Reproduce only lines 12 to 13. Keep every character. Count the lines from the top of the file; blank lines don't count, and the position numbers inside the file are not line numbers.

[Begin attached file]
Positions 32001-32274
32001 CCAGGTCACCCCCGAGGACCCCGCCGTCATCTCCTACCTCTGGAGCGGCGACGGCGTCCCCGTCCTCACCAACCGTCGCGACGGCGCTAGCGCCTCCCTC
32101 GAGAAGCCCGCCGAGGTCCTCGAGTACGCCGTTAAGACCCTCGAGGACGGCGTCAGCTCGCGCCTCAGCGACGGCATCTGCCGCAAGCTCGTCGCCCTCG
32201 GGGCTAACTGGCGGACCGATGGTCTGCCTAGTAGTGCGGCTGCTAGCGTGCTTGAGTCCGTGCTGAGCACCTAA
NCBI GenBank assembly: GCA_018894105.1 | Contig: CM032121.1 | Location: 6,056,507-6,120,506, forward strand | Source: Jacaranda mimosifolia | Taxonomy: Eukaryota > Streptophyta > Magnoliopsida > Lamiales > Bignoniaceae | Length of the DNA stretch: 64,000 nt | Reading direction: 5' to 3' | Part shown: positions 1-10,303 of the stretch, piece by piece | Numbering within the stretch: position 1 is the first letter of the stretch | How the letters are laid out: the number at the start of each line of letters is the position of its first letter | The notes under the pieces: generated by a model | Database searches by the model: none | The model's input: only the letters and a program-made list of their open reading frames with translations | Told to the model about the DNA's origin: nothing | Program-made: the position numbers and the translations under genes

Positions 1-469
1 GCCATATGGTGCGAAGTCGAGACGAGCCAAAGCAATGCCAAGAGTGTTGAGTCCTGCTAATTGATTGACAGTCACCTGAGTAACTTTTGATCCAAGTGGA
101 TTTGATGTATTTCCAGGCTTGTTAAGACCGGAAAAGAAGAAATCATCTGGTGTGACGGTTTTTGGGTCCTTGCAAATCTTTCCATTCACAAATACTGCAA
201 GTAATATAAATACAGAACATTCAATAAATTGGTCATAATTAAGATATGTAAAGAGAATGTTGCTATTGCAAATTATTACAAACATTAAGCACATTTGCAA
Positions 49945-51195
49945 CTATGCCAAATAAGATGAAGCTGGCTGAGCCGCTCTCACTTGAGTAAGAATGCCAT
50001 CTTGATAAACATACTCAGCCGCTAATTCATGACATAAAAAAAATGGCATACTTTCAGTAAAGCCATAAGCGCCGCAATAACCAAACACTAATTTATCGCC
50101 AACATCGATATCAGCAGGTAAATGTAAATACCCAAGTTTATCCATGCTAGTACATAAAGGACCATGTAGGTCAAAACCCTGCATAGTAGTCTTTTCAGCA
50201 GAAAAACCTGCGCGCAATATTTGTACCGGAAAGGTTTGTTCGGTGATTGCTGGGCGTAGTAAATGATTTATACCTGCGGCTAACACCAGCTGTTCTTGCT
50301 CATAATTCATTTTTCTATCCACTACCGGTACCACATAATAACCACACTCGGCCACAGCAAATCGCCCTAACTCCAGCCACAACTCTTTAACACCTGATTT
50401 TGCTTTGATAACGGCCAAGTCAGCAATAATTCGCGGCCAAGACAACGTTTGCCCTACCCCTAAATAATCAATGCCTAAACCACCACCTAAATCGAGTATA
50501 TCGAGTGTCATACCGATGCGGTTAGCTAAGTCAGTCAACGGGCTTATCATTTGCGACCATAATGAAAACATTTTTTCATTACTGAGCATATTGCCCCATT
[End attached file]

50001 CTTGATAAACATACTCAGCCGCTAATTCATGACATAAAAAAAATGGCATACTTTCAGTAAAGCCATAAGCGCCGCAATAACCAAACACTAATTTATCGCC
50101 AACATCGATATCAGCAGGTAAATGTAAATACCCAAGTTTATCCATGCTAGTACATAAAGGACCATGTAGGTCAAAACCCTGCATAGTAGTCTTTTCAGCA